I had always described my type as tall, dark and Irish-looking and, although he was English rather than Irish, he was what I considered beautiful in a man.
“I didn’t get you did I?” I said with my very American accent.
“No, not at all,” he replied. He grabbed my sticky hand and asked, “Will you marry me?” and then winked at me.
What exciting story are you working on next?
I have five other novels in various stages of development: a paranormal romance that takes place on a college campus, two contemporary romances involving musicians, a historical romance set in 16th century Scotland, and a contemporary romance involving the relationship between two people in disintegrating marriages with alcoholic spouses who meet when one of them is on vacation in Scotland (it’s not as depressing as it sounds).
When did you first consider yourself a writer?
I’ve written for pleasure since I was a child. In both my legal and consulting careers, I’ve spent a good deal of my time writing. At the large company I consult for at the moment, my writing skill is one of my claims to fame. Notwithstanding, with the publication of Away from the Spotlight, I finally feel “official.”
Do you write full-time? If so, what's your work day like? If not, what do you do other than write and how do you find time to write?
Define “write full-time.” I write full-time because my consulting career requires a lot of writing (as did my legal career). However, I do not write fiction full-time, although some in my office might debate that. I have a full-time job, a long commute, and a family. I write romance novels on the side. I am a prolific reader as well. What this all means is that I live on little sleep. I am also a compulsive multi-tasker. For example, I can be writing a presentation for work, thinking about the plot of the novel I am working on, answering a co-worker’s questions via the company chat program, and participating in a conference call - all at the same time. I am notorious for having a can of Sugar-Free Red Bull in my hand at all times. Sugar and caffeine are the two most important food groups! I usually write at night while my daughter is at practice or does her homework, and my husband, who is fanatical about golf, rugby and soccer, is catching up on the day’s sports. I therefore get a few hours in every night.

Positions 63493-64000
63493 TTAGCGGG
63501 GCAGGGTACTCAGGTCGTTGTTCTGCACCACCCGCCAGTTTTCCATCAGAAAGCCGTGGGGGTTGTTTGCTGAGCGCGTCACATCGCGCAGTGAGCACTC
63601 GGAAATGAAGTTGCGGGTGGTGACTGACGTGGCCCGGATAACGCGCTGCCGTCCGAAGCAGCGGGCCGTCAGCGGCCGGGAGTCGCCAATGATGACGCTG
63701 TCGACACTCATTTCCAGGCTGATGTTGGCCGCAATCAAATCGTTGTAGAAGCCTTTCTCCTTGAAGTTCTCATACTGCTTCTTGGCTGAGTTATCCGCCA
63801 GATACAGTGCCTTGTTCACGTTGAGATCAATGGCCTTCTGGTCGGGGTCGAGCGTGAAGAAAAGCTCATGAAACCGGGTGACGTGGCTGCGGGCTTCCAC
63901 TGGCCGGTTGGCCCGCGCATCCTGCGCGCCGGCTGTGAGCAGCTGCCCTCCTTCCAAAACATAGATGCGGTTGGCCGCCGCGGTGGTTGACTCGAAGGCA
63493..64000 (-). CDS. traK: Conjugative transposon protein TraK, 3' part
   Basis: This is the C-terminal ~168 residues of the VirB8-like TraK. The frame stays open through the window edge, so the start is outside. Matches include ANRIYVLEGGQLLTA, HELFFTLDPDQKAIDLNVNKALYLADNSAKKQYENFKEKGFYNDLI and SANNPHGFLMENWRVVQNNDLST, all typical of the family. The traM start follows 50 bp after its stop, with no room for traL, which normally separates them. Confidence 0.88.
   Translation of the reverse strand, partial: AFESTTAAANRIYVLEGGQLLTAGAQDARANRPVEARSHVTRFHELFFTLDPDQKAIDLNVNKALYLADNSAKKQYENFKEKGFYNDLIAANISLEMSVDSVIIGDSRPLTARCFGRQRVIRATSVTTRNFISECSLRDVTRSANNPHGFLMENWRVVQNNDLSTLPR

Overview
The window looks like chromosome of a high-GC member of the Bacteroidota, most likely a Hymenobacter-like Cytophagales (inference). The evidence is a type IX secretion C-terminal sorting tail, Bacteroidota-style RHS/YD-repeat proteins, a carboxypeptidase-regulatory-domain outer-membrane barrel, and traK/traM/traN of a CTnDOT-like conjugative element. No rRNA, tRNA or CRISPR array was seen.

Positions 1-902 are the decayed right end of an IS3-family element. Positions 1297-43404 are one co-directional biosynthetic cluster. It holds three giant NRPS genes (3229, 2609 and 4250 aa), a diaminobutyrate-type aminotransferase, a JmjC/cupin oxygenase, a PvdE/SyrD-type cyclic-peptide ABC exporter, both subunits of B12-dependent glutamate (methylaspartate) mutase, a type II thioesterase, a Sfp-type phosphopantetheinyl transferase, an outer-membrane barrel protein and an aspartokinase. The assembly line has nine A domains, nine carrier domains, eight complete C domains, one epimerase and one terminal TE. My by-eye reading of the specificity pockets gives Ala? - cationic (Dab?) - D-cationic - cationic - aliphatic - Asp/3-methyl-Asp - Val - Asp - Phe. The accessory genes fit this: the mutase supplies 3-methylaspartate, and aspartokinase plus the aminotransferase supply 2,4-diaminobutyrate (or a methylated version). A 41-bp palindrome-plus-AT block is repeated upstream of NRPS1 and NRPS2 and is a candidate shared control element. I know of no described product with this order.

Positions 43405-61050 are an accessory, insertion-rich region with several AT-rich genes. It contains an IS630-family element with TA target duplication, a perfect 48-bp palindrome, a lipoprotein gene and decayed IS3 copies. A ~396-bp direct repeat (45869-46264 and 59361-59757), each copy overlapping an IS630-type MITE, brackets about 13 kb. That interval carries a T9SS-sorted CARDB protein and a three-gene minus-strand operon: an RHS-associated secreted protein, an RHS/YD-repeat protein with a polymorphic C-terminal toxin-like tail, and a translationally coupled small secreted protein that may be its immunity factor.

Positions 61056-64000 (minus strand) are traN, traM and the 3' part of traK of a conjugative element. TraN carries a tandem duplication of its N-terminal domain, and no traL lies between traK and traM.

What would you say is your interesting writing quirk?
I include goofy details just to make myself laugh. For example, Shannon’s friend, Pam, talks about trying to find someone in Germany like her favorite character from a spy novel. I really did that. One of my favorite books is The Eagle Has Landed by Jack Higgins and I loved German Officer, Kurt Steiner, in that novel. I went to Oktoberfest in Munich one year with the intent to find a Kurt Steiner. Of course, I only managed to meet Italians. As another example, Will MacKenzie’s movie titles are music references. I went with a Cure theme for a few of them – it is the favorite band of my best friend from college and I’ve seen them many times over the years in concert. We even met Robert Smith once. Maida Vale is based on the section of London where Robert is rumored to live. All Castles Are Grey is based upon the Cure song, All Cats Are Grey.
As a child, what did you want to be when you grew up?
I wanted to be President of the United States. It wasn’t until I spent a semester in college in Washington, D.C., that I decided that politics was not my calling. I was disillusioned by how much politics involves fundraising and how little it involves substantive policy-making.
Anything additional you want to share with the readers?
I welcome readers to say, “Hello,” or comment on Away from the Spotlight. I will read the comments here and I’m also available to chat via Facebook, Twitter and Goodreads.
Ways to connect:
Thank you, Lisa, for having me here today!
Glad to host, Tamara. Have fun touring! Readers, remember, Tamara will be awarding two $25 Amazon GCs to randomly drawn commenters during the tour, all you have to do to be entered to win is leave an e-mail address with a comment below, or at any of her other tour stops.